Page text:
Thursday, August 03, 2006

The Blunt End of American Foreign Policy

This afternoon, I spoke briefly to my oldest and dearest friend. He was in San Diego at the Marine Corp Recruit Depot. Tommorow morning, he will watch his son graduate from boot camp.

My friend is justifiably proud. His son has accomplished something that can never be taken away from him. In the morning, when he puts on his dress blues for the first time and marches across the drill field, he will be a Marine. No matter what else happens to him, where he goes or what he does, he will be a member of one of our nations most elite fraternities. From what we have heard, his son will be the honor graduate of his company and will be allowed to start the difficult path leading to acceptance in Force Recon.

My friend is scared to death. He served in Marine Corp aviation during the Viet Nam conflict. While, like myself, he did not see combat, his association with those that did left indelible marks. Combat Arms is not a test that anyone would willingly choose for their son. It has to be chosen and my friend's son has done just that.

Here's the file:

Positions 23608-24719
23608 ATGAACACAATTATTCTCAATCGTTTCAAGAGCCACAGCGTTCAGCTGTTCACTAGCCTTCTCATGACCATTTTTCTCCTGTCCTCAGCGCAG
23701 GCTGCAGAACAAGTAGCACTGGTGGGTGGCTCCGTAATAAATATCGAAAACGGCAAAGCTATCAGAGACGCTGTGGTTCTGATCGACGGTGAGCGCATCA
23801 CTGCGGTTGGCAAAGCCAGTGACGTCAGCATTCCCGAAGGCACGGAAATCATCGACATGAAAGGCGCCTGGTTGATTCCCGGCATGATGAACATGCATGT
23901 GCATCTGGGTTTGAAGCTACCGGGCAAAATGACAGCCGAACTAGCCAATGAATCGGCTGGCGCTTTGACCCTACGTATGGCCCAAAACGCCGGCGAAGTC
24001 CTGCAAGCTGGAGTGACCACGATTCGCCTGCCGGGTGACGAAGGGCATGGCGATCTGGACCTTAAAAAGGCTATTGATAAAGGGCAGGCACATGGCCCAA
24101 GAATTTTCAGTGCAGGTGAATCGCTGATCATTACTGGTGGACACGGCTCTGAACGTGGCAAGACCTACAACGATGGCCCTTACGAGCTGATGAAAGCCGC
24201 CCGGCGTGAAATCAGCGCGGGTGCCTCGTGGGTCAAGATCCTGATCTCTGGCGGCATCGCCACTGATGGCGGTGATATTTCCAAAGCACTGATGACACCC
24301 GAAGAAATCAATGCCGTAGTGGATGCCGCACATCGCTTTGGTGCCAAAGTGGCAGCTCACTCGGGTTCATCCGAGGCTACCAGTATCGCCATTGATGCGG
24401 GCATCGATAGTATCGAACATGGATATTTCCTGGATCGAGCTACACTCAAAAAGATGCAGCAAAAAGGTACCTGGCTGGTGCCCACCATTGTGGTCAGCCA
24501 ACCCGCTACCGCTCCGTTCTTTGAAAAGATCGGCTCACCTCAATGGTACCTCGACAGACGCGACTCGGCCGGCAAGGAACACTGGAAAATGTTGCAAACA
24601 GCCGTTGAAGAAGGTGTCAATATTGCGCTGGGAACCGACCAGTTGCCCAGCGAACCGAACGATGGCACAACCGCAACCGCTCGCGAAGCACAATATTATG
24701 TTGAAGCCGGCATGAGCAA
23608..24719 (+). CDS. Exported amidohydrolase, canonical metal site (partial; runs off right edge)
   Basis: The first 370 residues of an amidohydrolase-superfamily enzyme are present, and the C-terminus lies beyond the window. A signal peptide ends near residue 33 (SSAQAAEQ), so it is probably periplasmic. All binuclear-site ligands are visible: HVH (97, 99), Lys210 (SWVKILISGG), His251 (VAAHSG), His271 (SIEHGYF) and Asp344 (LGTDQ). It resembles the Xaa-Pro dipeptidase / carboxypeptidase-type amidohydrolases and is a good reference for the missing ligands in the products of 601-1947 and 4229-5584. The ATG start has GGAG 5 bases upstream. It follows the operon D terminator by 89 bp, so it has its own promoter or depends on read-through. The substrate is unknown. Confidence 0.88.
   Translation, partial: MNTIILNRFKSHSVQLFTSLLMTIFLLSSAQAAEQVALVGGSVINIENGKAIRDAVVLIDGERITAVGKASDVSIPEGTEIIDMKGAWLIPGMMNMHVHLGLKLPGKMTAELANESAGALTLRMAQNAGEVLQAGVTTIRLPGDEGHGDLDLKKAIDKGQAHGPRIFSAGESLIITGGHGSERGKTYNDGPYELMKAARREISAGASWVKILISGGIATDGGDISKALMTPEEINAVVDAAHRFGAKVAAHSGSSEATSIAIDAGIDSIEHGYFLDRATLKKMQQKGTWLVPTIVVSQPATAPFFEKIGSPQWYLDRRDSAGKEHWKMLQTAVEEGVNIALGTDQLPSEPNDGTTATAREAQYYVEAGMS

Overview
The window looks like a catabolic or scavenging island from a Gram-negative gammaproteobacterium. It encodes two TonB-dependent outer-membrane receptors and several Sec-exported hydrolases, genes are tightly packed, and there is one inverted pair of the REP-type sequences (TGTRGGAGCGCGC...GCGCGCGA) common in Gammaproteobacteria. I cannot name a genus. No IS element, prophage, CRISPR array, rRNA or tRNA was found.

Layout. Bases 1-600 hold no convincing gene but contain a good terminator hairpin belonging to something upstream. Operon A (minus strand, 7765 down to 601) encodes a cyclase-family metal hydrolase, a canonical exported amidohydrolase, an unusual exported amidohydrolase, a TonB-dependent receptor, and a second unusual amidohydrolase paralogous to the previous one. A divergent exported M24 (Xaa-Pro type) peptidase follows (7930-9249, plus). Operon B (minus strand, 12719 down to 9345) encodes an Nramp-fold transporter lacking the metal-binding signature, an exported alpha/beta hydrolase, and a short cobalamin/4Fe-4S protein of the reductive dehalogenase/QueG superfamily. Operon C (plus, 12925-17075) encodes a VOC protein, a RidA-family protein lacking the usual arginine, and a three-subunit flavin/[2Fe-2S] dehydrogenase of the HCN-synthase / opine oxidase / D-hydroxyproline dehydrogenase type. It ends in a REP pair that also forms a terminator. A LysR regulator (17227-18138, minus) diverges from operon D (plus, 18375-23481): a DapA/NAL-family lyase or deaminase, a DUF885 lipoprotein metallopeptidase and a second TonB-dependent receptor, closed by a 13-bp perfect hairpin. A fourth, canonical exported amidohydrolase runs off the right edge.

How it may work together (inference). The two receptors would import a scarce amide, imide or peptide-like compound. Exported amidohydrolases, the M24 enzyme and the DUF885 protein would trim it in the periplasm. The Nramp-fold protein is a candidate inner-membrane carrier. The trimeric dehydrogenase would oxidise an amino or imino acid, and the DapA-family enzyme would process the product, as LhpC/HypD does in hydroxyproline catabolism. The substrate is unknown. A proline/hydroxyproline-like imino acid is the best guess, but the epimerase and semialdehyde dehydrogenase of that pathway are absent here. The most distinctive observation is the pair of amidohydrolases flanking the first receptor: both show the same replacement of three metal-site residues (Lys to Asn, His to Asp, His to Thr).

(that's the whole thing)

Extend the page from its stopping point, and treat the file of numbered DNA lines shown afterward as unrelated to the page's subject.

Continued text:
In a few months, this boy, eighteen years old, will be the blunt end of American foreign policy. He will likely go to Iraq, take life and risk having his own taken. He will trust his life to his fellow Marines and take their lives in his hands when they trust him. He will see horrors that no one of any age ever should and gain a confidence that lesser men will never comprehend. When he returns at twenty or twenty one he will not be a boy. He will never be a boy again. He will never be young again. He will be a veteran that few Americans will ever be able to understand, appreciate or sufficently thank for their service.

I will pray for this Marine every day of my life until he returns.



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